Bait al Baranda museum in Muscat, Oman

The Bait al Baranda provides visitors to Muscat with an overview of the Omani capital’s history and culture.

The name of the museum translates as “The Veranda House” because “baranda” is the local pronunciation of veranda.

“The building itself is over 100 years old; so it is one of the oldest kinds of architecture [in the city] and has influences from the Subcontinent – from Indian and Pakistan – and Africa also. If you go around the room you’ll see the open skylight. This is the wind tunnel that we have here. The beams and ceilings, that is exactly how rooms were,” explains Malik al Hinai, Director of the Bait al Baranda.

The Cornich at Muttrah in Muscat, Oman.

The Corniche at Muttrah in Muscat, Oman.

The Aga Khan Award for Architecture

The venue is still known locally as “Bait Nasib” after Nasib bin Mohamed, who had the house built in the late nineteenth century. It 1979 it was nominated for the Aga Khan Award for Architecture. After a major renovation the building opened as a museum in 2006.

Unlike most museums, which focus on a fairly narrow period of history, the Bait al Baranda also puts Muscat and Oman into a geological context.

Displays show where Oman has been on the globe as the earth’s tectonic plates shifted over the course of millions of years. An interactive digital display allows visitors to move the map of the world back and forth in time, illustrating how the continents have shifted and geologists’ predictions for the future.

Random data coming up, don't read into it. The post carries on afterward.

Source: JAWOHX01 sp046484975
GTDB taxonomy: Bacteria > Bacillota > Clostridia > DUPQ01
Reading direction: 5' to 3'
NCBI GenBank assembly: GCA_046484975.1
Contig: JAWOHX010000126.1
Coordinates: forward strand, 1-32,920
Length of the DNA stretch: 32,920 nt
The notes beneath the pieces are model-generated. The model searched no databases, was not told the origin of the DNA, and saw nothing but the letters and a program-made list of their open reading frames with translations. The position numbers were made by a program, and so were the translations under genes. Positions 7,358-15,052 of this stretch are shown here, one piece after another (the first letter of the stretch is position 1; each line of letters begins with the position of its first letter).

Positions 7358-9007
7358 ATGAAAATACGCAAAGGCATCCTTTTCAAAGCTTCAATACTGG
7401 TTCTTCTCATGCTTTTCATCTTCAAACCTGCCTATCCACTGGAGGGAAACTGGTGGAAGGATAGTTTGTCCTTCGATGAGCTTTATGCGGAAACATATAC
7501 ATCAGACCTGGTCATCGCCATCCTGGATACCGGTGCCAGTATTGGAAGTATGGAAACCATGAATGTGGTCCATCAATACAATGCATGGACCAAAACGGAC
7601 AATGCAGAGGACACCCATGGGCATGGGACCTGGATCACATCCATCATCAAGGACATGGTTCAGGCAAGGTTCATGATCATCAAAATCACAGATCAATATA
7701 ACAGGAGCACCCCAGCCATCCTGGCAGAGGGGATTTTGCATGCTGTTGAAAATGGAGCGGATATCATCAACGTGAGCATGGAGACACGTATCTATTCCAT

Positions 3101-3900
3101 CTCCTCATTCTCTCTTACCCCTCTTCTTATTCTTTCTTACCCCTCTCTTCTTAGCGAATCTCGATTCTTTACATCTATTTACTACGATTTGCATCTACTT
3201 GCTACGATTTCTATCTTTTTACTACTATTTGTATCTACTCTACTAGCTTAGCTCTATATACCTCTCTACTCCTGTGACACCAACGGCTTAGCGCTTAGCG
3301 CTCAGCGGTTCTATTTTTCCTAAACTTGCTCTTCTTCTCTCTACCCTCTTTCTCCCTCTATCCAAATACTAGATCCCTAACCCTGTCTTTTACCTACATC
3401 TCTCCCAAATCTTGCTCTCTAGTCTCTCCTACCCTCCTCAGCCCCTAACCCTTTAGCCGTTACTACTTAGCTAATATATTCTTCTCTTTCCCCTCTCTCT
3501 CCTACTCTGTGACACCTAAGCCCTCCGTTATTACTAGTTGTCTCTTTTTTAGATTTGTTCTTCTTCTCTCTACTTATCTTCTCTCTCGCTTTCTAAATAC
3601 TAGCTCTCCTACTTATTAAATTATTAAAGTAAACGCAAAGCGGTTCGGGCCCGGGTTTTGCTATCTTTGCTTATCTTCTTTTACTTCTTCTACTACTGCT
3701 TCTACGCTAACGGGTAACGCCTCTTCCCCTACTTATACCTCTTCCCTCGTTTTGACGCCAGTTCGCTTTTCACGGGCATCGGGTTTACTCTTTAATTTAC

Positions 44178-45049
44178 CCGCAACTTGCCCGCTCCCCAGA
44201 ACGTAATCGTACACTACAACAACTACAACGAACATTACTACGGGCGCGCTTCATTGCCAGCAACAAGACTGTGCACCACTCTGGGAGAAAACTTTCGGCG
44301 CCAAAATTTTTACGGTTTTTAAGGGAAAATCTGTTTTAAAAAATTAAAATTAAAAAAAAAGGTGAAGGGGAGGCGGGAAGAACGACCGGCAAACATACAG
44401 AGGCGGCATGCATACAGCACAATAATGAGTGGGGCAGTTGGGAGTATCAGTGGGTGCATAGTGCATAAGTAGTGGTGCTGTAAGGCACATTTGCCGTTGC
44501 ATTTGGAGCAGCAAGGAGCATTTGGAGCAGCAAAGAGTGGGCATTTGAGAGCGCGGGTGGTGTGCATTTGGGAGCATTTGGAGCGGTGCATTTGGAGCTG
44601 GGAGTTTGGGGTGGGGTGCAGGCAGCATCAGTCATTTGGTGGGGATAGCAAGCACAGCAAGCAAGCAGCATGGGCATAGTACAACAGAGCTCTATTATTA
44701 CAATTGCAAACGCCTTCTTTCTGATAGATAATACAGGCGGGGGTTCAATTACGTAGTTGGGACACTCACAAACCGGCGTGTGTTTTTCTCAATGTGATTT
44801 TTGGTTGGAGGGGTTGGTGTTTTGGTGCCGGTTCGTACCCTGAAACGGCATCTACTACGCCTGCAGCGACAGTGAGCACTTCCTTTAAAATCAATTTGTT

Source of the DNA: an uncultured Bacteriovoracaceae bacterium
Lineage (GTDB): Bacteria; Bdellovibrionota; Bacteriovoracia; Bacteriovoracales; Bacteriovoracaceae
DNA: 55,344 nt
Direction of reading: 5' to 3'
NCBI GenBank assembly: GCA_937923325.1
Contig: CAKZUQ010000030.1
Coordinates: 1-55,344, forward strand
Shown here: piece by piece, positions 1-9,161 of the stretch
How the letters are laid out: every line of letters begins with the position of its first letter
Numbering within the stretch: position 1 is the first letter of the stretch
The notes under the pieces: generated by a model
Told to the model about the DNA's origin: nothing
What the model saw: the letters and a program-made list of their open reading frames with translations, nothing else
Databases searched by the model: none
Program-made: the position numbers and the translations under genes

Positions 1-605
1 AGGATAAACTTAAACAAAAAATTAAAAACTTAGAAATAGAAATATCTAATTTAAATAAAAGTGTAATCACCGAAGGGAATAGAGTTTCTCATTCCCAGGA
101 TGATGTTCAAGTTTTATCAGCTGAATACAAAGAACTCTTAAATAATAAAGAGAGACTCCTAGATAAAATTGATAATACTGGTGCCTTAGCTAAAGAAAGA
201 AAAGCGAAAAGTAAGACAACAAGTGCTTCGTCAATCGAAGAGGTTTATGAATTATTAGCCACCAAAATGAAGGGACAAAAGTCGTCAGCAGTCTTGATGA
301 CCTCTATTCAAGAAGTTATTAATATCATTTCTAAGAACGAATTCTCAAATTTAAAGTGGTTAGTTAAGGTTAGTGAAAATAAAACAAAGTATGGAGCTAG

An ornate skylight in Muttrah Souq in Muscat, Oman.

An ornate skylight in Muttrah Souq in Muscat, Oman.

Geology and Omani oil

Geology, of course, is very important in Oman as this is an oil rich area.

The displays, shown in various rooms, also showcase the development of life in Muscat. Musical instruments, drums, local weapons and tools and articles of clothing are shown.

Historic maps show the work of various topographers, tracing the rise and fall of the dynasties and nations that have had influence in Oman. The Portuguese, for example, held bases in Muscat in the 1500s.

One of several video displays provides information about the Al Bu Sa’id dynasty, Oman’s royal family.

There’s also a display on the progress of Oman over the past 25 years.

The ground floor rooms provide space for temporary exhibitions, which change every month. These have included photography exhibitions with a local focus but the works of artists – including masters such as Picasso and Klimt – have also been displayed.

A visit of 45 minutes to an hour should be long enough to provide an overview. The museum is situated close to the Muttrah Souk and the fish market, meaning it can easily be incorporated into a tour of Muscat’s main attractions.

Al Alam Palace in Muscat, Oman.

Al Alam Palace in Muscat, Oman.

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